Damm! just now that we ordered the book just to find out what a Fex-Ex our was about. Anyway, Mr. Whittaker's book is a must have for all of us who (still) do manual exploratory testing.Salute!btw. don't you test Windows Mobile devices? Last time I checked out there was a lot of people (still) using those phones.
I loved this demonstration at Star. Complicated systems seem best automated to my by automating subsystems as well. I can't get my head around trying to automate some of the complex systems the I deal with every day. I am interested in automated components that I can string together to create more complex and varied tests.
>>> Tours tell me to focus on testing the parts that drive the car, rather than on whether or not the car drives.Is this same as saying - focus on what engine does, what gearbox does or what suspension system does - while not worrygin about whether some can actually drive the car? If yes ... then it reminds me of unit testing -- check class/component in isolation and simulate and excercise all posible interactions.What is different in tours? Unit/subsystem/component focus is old ...>>> The real value add of the tours comes from the fact that they guide me in testing those different parts and help me analyze how different capabilities inter-operate. Cars will always drive you off the lot, which part will break first is the real question.I don't think how can you related this (knowing which part will break, how do they interact) to "Tours".. Something that is not clear from your post. I did not attend your STAR presentation ... hence do not have the complete picture.>> As a system it's devilishly complicated, hard to automate and hard to find the right combination of factors to make it fail. What was your biggest problem "hard to automate" or "hard to test" ... I know, in google testing = automate.>>> It's exactly what a mechanic does when trying to diagnose a problem: he employs different strategies for testing/checking each mechanical subsystem.No.. I disagree. A mechanic uses his skill to zero in on the path of clue to follow. Notice the focus is on "Human, his sapience and skill" - A mechanic will not (normally) put a probe in the engine and wait for some light to blow that indicates problem. That is automation focus.>>> Exploratory Testing ... it's not just for manual testers anymore!Do not make this mistake of taking sapient Human from the scene and glorify automation. It like saying "Heart Surgery - not by human doctors any more" (I have heard claims of some robot assisted surgeries though).Automated Exploratory Testing is an oxymoron !!!!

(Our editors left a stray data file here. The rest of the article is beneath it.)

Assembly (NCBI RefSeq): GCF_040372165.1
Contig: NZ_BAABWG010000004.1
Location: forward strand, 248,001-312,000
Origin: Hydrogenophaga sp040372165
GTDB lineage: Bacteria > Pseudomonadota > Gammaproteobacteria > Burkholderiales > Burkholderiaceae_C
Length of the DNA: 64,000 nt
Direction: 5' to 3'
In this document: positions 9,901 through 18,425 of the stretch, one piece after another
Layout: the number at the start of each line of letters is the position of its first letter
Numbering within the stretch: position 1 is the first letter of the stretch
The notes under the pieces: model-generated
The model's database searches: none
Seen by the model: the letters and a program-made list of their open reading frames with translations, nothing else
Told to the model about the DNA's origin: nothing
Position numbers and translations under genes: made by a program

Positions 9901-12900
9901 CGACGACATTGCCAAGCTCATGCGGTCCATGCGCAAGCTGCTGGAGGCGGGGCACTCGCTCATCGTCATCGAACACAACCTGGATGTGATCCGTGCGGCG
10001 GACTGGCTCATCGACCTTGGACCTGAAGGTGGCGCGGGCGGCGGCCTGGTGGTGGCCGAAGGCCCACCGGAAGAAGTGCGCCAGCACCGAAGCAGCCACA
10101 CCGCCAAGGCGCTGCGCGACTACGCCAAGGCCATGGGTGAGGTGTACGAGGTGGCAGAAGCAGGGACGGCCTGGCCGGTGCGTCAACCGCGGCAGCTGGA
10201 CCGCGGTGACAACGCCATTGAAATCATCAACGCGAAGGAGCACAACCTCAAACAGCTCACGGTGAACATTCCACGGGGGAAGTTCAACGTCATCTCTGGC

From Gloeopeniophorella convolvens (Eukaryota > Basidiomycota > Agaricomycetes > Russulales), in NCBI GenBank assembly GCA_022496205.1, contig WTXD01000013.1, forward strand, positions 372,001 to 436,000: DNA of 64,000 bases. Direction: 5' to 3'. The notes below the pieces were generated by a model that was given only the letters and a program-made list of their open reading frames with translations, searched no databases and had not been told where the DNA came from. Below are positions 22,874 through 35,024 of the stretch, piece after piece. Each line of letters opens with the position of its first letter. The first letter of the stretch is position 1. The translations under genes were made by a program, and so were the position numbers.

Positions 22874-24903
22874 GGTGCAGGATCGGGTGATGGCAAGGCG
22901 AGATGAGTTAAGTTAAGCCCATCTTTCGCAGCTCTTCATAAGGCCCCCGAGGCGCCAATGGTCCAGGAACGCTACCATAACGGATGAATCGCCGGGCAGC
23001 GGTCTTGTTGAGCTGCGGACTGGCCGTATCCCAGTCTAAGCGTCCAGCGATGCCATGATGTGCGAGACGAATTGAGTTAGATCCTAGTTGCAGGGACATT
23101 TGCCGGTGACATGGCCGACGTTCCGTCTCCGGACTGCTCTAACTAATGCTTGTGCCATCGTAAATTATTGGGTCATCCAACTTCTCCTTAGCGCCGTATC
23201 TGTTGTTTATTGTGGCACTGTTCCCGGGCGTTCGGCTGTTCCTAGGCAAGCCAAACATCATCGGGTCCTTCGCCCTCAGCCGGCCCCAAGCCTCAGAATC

Nice analysis, Rajat. This seems like an example of the "crowdsourcing" method. That seems to me to be an excellent approach for the testing of the complex mobile space. I'd like to add you can also increase automation by employing Monte Carlo methods. That is, generate inputs that model real-world input. Since the real-world can be considered stochastic you can simulate that my adding randomness that selects points from the, possibly infinite, input field and applying those to a test case.The problem then becomes how to detect unexpected results.
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